Figure 1: Mean monosegmental sagittal endplate angles from before surgery to 12 months after the procedure.
Figure 2: Mean bisegmental sagittal endplate angles from before surgery to 12 months after the procedure.
Figure 3: A twenty-nine-year-old woman sustained a fracture of L1 following a fall down stairs. Midsagittal reconstructed CT scans showed (a) kyphosis of 9.8° (monosegmental) and 11.9° (bisegmental) before surgery and (b) kyphosis of 3° (monosegmental) and 1.6° (bisegmental) immediately after stand-alone PVA with mesh and allograft bone. (c) Twelve months after surgery, the patient was completely symptom-free, had no neurological deficits, and was fully capable of performing her everyday activities. A lateral radiograph of the lumbar spine demonstrated kyphosis of 2.4° (monosegmental) and 2.5° (bisegmental).
Figure 4: A twenty-one-year-old man sustained a fracture of T12 when he fell from a ladder. (a) A midsagittal reconstructed CT scan showed (a) kyphosis of 12.7° (monosegmental) and 11.8° (bisegmental). (b) A midsagittal reconstructed CT scan showed no significant correction immediately after surgery with kyphosis of 14.9° (monosegmental) and 12.7° (bisegmental). (c) Six months after surgery, the patient suffered from persistent back pain and a limited ability to perform physical activities. A midsagittal reconstructed CT scan showed kyphosis of 31° (monosegmental) and 30.8° (bisegmental). (c) Twelve months after surgery, the patient had no neurological deficits but occasionally required medications for back pain and was not fully capable of performing his everyday activities. (d) A lateral radiograph of the lumbar spine and thoracolumbar junction demonstrated kyphosis of 29.4° (monosegmental) and 32.4° (bisegmental). The patient did not wish to undergo surgical correction.
Figure 5: A forty-one-year-old man presented with a fracture of L1 after a fall. He underwent stand-alone PVA with mesh and allograft bone without complications. (a) A coronal reconstructed CT scan was obtained immediately after surgery and demonstrated the dislocation of the lateral border of the vertebral body on the right side. The mesh should have been placed more centrally. At that time point, the patient’s symptoms had considerably improved compared to before surgery. The patient again suffered from back pain approximately one week after surgery when he began to perform more physically demanding activities. (b) A coronal reconstructed CT scan demonstrated progressive extravertebral displacement of the bone graft containment system. At this time point, the patient was almost free of symptoms, provided that he did not undertake strenuous physical activities. He did not wish to undergo surgery. Two weeks later, however, coronal (c) and axial (d) CT scans showed paravertebral extrusion of a major portion of the mesh and granular bone graft material. Surgical revision was then performed.

4. Discussion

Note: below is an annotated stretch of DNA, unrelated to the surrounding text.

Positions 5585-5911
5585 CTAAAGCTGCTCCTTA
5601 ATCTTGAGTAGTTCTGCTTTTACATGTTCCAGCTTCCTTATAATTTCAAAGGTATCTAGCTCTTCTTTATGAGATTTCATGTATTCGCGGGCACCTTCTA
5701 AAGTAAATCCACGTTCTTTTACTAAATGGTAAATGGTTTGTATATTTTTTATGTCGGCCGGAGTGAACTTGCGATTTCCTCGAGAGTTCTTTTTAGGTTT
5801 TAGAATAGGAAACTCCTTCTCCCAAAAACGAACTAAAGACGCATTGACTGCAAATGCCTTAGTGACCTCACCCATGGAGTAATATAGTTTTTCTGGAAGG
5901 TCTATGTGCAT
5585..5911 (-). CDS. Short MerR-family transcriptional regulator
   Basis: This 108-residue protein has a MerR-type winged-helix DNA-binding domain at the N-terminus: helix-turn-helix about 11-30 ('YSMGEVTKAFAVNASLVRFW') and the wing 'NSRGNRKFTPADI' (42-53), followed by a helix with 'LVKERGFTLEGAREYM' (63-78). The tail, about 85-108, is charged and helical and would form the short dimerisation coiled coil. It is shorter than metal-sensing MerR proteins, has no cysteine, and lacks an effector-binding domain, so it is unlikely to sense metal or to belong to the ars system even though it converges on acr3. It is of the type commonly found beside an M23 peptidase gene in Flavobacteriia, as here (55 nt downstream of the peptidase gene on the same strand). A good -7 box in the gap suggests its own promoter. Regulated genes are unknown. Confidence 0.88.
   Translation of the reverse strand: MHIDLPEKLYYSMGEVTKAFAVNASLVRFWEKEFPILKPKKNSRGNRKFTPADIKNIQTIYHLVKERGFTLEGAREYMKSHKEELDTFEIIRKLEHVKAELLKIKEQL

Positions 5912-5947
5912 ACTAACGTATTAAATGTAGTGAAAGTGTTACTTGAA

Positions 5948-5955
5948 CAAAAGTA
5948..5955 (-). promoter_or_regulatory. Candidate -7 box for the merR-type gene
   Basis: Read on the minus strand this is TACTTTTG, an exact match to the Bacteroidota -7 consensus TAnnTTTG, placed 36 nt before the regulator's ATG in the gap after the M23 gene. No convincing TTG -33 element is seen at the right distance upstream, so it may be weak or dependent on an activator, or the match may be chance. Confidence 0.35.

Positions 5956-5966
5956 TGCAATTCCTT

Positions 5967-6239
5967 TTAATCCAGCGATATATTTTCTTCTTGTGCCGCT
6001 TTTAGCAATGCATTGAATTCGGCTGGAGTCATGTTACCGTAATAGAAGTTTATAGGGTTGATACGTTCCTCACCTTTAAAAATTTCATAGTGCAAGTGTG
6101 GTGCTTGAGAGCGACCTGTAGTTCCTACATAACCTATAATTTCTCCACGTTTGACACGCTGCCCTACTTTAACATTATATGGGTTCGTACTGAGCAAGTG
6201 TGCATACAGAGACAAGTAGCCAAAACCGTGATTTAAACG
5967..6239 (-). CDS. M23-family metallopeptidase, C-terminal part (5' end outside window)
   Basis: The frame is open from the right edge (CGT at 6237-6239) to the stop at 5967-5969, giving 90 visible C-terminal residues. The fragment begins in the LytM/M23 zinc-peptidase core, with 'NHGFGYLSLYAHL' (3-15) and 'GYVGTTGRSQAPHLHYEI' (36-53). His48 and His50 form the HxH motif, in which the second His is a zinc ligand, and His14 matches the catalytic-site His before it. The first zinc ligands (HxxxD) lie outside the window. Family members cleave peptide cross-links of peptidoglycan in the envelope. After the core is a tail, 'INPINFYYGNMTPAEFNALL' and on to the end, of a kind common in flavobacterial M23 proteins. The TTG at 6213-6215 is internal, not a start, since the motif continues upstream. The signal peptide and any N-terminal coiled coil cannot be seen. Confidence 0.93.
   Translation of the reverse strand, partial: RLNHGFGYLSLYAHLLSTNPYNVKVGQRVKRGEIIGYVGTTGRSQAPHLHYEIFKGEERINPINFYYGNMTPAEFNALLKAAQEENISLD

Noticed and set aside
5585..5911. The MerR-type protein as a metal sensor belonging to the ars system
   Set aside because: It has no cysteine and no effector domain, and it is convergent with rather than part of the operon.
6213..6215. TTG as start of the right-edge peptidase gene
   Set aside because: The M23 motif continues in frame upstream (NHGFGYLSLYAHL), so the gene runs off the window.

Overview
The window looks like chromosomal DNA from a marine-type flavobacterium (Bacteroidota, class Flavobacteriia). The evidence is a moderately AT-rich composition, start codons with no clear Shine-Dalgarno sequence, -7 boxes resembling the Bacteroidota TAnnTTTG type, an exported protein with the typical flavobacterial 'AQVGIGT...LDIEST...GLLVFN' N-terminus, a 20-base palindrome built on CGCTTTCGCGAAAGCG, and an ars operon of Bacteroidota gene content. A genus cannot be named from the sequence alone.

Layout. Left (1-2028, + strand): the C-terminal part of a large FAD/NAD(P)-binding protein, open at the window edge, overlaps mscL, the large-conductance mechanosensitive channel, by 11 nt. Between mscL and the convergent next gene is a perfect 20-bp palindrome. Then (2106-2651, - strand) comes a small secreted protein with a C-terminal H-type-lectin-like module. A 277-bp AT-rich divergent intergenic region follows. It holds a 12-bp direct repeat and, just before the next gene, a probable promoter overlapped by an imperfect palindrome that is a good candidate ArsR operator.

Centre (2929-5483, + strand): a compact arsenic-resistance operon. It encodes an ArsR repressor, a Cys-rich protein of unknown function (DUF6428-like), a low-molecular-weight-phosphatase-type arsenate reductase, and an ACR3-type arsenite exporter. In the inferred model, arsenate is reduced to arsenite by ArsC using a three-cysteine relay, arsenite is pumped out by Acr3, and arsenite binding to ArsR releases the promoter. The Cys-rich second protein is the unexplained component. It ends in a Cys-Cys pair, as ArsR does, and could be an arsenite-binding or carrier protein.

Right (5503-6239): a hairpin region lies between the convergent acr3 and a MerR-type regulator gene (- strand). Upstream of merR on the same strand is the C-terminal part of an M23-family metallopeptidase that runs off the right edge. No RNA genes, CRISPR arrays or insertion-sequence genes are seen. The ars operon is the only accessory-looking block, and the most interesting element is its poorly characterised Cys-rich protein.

Compared with conservative treatment, stand-alone PVA using a mesh bag filled with allograft bone provides no major clinical and only minor radiological advantages [1, 2]. Compared with stand-alone kyphoplasty of acute traumatic thoracolumbar fractures, however, it yields comparable clinical and radiological results [12, 14, 15, 17]. However, stand-alone kyphoplasty is mainly used in osteoporotic patients, representing a different patient collective. Additionally, on a biomechanical aspect, kyphoplasty is an inconvenient strategy in incomplete burst fractures in patients with adequate trauma and unstable fracture situation. For this reason, it is not useful to compare stand-alone vertebral augmentation techniques between these two types of patients/fractures. The convincing results of stand-alone kyphoplasty in osteoporotic compression fractures cannot be estimated in or transferred to high energy acute traumatic fractures of the young adult with normal bone quality. During a twelve-month period, stand-alone PVA with mesh and allograft bone did not provide better pain and physical function scores than those reported in meta-analyses for posterior stabilisation alone or circumferential fusion [36]. This finding is supported by the results of a retrospective matched-cohort study in which we compared conservative treatment, circumferential fusion, and stand-alone PVA using a mesh filled with allograft bone (own unpublished data). There are a relevant number of patients after stand-alone treatment with vertebral augmentation who graded their outcome as insufficient (Macnab III or IV) and there is a significant and relevant postoperative loss of correction. An increasing number of authors attribute an important clinical role to the long-term restoration of sagittal alignment of the spine after the management of traumatic thoracolumbar fractures [2427], although there are other authors who neither support nor refute this view [28] and others who do not share this opinion [29]. Against this background, surgeons should avoid surgical procedures that are likely associated with poor medium-term and long-term radiological results and that do not provide significant advantages compared to nonoperative treatment. This applies, for example, to stand-alone PVA with mesh and allograft bone, as indicated by the present study. Additionally the case of inadequate closure of the mesh (Figure 5), which may be a potential specific complication of the technique, is described for the first time in the literature reporting that PVA is not an incomplex technique. Although typical general surgical complications (comparable to vertebro- or kyphoplasty) were not detected during the 12-month period in the analysed 17 cases, this may just be a tribute to the low number of cases and not to the principled safety of this technique.